Judgment, Supreme Court, New York County (Daniel P. FitzGerald, J.), rendered February 1, 2007, convicting defendant, after a jury trial, of criminal possession of a weapon in the third degree and criminal mischief in the third degree, and sentencing him, as a second felony offender, to an aggregate term of 21/2 to 5 years, unanimously affirmed.
Published by New York State Law Reporting Bureau pursuant to Judiciary Law § 431.
This opinion is uncorrected and subject to revision before publication in the Official Reports.
Mazzarelli, J.P., Sweeny, DeGrasse, Freedman, Abdus-Salaam, JJ.
Defendant's challenge to the sufficiency of the evidence supporting his conviction of third-degree weapon possession is unpreserved and we decline to review it in the interest of justice. As an alternative holding, we find that there was legally sufficient evidence to establish defendant's intent to use a baseball bat unlawfully against the victim, not merely against the victim's property, and that the bat constituted a dangerous instrument within the meaning of Penal Law § 10.00(13). The jury could have reasonably inferred that defendant menaced the victim by conveying an implied threat to strike him with the bat, and that defendant also used the bat in a manner that was readily capable of causing serious physical injury even if intended to damage the victim's car. We further find that the verdict was not against the weight of the evidence (see People v Danielson, 9 NY3d 342 ).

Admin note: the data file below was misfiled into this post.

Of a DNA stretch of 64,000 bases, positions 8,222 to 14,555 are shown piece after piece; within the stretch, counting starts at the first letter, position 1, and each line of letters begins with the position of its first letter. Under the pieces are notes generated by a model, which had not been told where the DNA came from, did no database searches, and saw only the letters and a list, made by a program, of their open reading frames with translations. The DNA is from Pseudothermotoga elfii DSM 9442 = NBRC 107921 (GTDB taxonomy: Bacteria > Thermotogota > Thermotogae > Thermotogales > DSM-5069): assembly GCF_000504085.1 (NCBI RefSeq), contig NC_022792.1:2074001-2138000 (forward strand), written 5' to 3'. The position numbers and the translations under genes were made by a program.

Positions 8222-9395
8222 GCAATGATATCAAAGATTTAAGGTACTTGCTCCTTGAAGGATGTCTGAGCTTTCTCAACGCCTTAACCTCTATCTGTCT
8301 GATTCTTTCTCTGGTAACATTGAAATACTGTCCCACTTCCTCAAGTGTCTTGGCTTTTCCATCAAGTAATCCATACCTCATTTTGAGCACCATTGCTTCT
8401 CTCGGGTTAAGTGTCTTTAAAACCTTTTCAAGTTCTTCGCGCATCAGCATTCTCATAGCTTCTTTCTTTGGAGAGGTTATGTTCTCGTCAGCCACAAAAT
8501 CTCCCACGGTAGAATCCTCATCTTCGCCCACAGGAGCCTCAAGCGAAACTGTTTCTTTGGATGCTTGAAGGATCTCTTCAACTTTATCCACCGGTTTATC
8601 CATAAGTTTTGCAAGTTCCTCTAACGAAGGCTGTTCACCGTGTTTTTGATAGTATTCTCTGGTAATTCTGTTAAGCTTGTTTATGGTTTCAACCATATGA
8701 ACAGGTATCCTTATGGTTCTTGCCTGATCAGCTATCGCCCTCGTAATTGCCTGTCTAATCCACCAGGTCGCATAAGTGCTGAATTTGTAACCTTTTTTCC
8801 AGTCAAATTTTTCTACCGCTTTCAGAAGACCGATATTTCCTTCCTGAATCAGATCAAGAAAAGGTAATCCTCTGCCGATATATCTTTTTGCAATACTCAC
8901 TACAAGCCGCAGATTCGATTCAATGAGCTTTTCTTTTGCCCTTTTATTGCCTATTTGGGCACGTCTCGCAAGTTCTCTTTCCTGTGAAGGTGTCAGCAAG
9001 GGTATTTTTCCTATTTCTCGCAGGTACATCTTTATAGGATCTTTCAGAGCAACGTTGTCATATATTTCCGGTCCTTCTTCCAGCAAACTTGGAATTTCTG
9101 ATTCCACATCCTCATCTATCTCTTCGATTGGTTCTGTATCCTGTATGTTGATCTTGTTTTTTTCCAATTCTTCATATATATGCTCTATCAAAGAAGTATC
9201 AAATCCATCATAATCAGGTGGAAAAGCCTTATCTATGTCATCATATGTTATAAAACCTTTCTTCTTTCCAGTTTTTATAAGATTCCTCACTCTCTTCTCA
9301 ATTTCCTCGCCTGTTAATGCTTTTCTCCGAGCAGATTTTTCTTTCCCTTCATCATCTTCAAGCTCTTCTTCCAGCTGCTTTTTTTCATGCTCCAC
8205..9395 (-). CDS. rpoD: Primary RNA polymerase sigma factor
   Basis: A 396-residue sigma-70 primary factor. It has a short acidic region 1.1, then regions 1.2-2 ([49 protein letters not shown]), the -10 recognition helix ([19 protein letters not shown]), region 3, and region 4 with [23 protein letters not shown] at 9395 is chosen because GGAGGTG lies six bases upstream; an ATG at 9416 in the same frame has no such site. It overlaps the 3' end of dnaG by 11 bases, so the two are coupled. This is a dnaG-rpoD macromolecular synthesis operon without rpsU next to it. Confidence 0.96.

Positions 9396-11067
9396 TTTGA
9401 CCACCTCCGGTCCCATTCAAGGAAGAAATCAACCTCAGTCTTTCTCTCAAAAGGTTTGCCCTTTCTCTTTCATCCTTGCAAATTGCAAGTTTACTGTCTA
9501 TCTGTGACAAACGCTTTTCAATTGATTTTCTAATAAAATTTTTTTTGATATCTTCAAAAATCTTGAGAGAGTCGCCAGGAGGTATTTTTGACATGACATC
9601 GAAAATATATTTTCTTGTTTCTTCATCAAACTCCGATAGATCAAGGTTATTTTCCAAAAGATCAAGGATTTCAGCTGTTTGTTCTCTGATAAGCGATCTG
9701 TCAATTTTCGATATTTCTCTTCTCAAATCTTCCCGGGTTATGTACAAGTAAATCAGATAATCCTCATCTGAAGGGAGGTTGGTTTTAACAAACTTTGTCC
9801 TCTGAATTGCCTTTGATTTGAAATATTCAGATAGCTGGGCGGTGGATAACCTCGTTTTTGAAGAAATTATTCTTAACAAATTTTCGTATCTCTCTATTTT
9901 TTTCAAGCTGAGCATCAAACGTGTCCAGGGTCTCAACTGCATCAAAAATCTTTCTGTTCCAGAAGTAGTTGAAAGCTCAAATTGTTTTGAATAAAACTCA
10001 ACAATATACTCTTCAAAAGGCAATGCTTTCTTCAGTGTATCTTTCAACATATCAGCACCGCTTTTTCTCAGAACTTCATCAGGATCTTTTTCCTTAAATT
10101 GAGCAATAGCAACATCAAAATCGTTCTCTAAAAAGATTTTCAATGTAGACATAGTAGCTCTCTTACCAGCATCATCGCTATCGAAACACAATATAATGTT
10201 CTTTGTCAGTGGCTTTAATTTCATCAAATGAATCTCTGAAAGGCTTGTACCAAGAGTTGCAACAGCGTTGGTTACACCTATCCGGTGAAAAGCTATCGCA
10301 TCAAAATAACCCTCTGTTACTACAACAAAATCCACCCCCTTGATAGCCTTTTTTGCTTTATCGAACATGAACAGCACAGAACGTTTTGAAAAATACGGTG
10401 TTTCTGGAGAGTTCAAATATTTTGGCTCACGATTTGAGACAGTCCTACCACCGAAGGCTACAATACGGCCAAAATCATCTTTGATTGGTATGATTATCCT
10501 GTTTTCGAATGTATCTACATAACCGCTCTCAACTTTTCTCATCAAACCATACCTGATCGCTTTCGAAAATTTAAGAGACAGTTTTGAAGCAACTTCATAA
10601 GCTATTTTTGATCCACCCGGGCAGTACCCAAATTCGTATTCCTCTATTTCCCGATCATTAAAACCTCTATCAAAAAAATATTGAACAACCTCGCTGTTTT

The court's Sandoval ruling, which placed appropriate limits on elicitation of defendant's extensive criminal record, balanced the appropriate factors and was a proper exercise of discretion (see People v Hayes, 97 NY2d 203 ; People v Walker, 83 NY2d 455, 458-459 ).
THIS CONSTITUTES THE DECISION AND ORDER OF THE SUPREME COURT, APPELLATE DIVISION, FIRST DEPARTMENT.
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